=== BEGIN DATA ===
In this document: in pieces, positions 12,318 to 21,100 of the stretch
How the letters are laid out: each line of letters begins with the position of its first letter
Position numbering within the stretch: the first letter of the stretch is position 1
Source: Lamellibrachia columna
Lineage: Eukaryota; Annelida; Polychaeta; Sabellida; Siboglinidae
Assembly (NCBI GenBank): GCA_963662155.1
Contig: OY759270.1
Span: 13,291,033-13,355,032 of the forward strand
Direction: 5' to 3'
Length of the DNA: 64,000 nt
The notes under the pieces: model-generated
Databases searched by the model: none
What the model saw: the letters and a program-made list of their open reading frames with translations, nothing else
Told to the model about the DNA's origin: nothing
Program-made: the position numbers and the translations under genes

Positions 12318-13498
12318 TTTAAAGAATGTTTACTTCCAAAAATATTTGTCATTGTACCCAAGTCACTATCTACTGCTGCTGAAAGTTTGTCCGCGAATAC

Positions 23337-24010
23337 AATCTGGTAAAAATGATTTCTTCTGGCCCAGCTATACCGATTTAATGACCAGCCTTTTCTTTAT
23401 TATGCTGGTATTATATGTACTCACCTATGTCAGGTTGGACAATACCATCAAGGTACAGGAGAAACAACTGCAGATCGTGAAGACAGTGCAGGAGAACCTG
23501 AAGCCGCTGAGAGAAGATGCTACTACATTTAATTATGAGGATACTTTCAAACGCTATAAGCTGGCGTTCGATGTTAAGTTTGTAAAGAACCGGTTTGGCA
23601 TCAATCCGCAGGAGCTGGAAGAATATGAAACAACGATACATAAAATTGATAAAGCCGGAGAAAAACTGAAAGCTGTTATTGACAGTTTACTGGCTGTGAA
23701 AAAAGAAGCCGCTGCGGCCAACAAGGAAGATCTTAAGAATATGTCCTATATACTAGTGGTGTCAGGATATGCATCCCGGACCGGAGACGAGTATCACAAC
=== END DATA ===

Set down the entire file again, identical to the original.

In this document: in pieces, positions 12,318 to 21,100 of the stretch
How the letters are laid out: each line of letters begins with the position of its first letter
Position numbering within the stretch: the first letter of the stretch is position 1
Source: Lamellibrachia columna
Lineage: Eukaryota; Annelida; Polychaeta; Sabellida; Siboglinidae
Assembly (NCBI GenBank): GCA_963662155.1
Contig: OY759270.1
Span: 13,291,033-13,355,032 of the forward strand
Direction: 5' to 3'
Length of the DNA: 64,000 nt
The notes under the pieces: model-generated
Databases searched by the model: none
What the model saw: the letters and a program-made list of their open reading frames with translations, nothing else
Told to the model about the DNA's origin: nothing
Program-made: the position numbers and the translations under genes

Positions 12318-13498
12318 TTTAAAGAATGTTTACTTCCAAAAATATTTGTCATTGTACCCAAGTCACTATCTACTGCTGCTGAAAGTTTGTCCGCGAATAC

Positions 23337-24010
23337 AATCTGGTAAAAATGATTTCTTCTGGCCCAGCTATACCGATTTAATGACCAGCCTTTTCTTTAT
23401 TATGCTGGTATTATATGTACTCACCTATGTCAGGTTGGACAATACCATCAAGGTACAGGAGAAACAACTGCAGATCGTGAAGACAGTGCAGGAGAACCTG
23501 AAGCCGCTGAGAGAAGATGCTACTACATTTAATTATGAGGATACTTTCAAACGCTATAAGCTGGCGTTCGATGTTAAGTTTGTAAAGAACCGGTTTGGCA
23601 TCAATCCGCAGGAGCTGGAAGAATATGAAACAACGATACATAAAATTGATAAAGCCGGAGAAAAACTGAAAGCTGTTATTGACAGTTTACTGGCTGTGAA
23701 AAAAGAAGCCGCTGCGGCCAACAAGGAAGATCTTAAGAATATGTCCTATATACTAGTGGTGTCAGGATATGCATCCCGGACCGGAGACGAGTATCACAAC